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Professional Ethics

Although no set of rules or professional code can either guarantee or take the place of a scholar's personal integrity, Western Oregon University believes that the "Statement on Professional Ethics" promulgated by the American Association of University Professors may serve as a reminder of the variety of obligations assumed by all members of the academic profession.

Professional Standards of Conduct

Professional conduct is that conduct which seeks advantage for others rather than one's self and, in the case of faculty, conduct which is based upon the accepted norms of the academic community.

Relationships with Faculty As a colleague, the professor has obligations that derive from common membership in the community of scholars. These include respecting and defending the free inquiry of associates, due respect for the opinions of others, the acknowledgment of academic debts, objectivity in the professional judgment of colleagues, and the acceptance of a fair share of responsibility for the governance of the institution.

Relationships with Students As a teacher, the professor recognizes the special role she or he plays as intellectual guide and mentor and the need to represent that which is best in the academic world to each student. The professor is especially concerned that evaluation of students and their accomplishments reflect their true merit, that the confidential nature of the relationship between professor and student be respected, that the academic freedom of the students be protected, and that there will be no exploitation of students for private advantage.

Students with Disabilities

No qualified individual with a disability shall, on the basis of disability, be excluded from participation in, or be denied the benefits of the services, programs or activities, or otherwise be subjected to discrimination by any public entity. This includes programs related to academic, research, occupational training, housing, health insurance, counseling, financial aid, physical education, athletics, recreation, transportation, other extracurricular, or other post-secondary education activities.

In course examinations or other procedures for evaluating students' academic achievement, the faculty member shall provide such methods for evaluating the achievement of students which will best represent the student's achievement in the course and not be a measurement/evaluation of how the disability impacts the student in the course.

The faculty member shall take such steps as are necessary to ensure that no student with a disability is denied the benefits of, excluded from participation in, or otherwise subjected to discrimination under the education program or activity taught by the faculty member because of the absence of educational auxiliary aids for students with disabilities. Auxiliary aids may include but are not limited to taped texts, interpreters, notetakers and material in an alternative format. As with all students, materials in an alternative format should be ready for students on the first day of class (i.e. syllabi). Classroom support for students with disabilities need not include personal attendants, individually prescribed devices or services of a personal nature.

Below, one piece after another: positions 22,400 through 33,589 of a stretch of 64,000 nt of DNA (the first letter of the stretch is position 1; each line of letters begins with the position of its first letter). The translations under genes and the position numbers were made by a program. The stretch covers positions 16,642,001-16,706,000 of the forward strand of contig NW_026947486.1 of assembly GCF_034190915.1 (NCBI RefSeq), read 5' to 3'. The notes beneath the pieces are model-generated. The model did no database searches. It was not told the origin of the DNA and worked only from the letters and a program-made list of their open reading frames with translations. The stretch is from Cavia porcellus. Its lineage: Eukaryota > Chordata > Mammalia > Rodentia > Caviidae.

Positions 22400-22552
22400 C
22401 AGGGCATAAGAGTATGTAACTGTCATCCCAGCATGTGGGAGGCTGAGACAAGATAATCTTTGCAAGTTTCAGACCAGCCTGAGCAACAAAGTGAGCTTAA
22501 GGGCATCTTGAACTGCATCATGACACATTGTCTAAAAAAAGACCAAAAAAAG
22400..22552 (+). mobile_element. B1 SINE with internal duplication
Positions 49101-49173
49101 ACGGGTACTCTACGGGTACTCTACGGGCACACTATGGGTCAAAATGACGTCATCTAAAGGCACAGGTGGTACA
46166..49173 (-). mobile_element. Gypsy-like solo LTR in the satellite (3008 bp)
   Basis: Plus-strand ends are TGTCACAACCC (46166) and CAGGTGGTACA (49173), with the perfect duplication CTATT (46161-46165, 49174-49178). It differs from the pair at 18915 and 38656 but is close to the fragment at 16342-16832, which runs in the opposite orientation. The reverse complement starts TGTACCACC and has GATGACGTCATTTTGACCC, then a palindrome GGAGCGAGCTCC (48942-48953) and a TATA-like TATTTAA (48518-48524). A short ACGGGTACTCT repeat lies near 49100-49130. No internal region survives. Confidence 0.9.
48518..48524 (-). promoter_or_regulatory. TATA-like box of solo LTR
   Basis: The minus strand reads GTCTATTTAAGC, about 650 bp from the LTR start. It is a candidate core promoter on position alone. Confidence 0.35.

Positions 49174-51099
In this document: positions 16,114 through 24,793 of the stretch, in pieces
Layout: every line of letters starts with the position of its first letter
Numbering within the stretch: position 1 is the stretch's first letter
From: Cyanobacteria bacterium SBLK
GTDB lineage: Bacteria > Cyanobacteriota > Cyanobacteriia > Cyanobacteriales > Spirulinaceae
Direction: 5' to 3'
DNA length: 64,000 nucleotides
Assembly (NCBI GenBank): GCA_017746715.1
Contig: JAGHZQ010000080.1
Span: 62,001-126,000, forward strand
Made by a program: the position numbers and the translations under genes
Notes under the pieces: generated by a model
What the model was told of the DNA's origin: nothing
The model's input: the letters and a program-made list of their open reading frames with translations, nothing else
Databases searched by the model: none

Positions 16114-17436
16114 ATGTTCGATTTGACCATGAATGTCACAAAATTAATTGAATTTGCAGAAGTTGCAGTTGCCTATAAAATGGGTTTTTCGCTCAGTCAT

(The above statement was taken, in part, from Section 504 of the Rehabilitation Act of 1973 which addresses colleges' and universities' responsibilities to students with disabilities.)

It is expected that faculty will cooperate with reasonable accommodation needs of each individual. Faculty members who have questions or need additional information regarding auxiliary aids can contact the Office of Services for Students with Disabilities.

Specifically Prohibited Practices

There are certain ethical problems that seem to arise more often than others or that have a greater potential for serious repercussions for those involved when they do occur. The practices described below are specifically prohibited and faculty failing to avoid them will be subject to sanction or corrective discipline (CBA).

Conflicts of Interest A conflict of interest occurs when a member of the faculty initiates or participates in an activity intended to produce personal advantage or gain to the detriment of the university, other faculty, or students. Examples of such activity would include outside employment which substantially interferes with the full and faithful performance of all institutional obligations or is competitive with any of the university's academic programs; the more than incidental use of university personnel, facilities, equipment, supplies, etc., for profit-making ventures (CBA); and required purchases by students of instructional materials (including textbooks) that result in pecuniary profit to the instructor. Exceptions to the above will be allowed only with the written permission of the dean of the administrative unit involved or of the provost, should the circumstances seem in her or his judgment to warrant such action.

Sexual Harassment Sexual harassment, which is defined as persistent and uninvited attention to another individual through sexual innuendoes and/or body contact, or the requesting of sexual favors from a student, classified staff member or another faculty member in exchange for either an academic or other right or advantage, is considered a most serious breach of professional ethics and, in fact, is illegal (Title VII, Civil Rights Act of 1964).


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Last Modified on October 5, 2000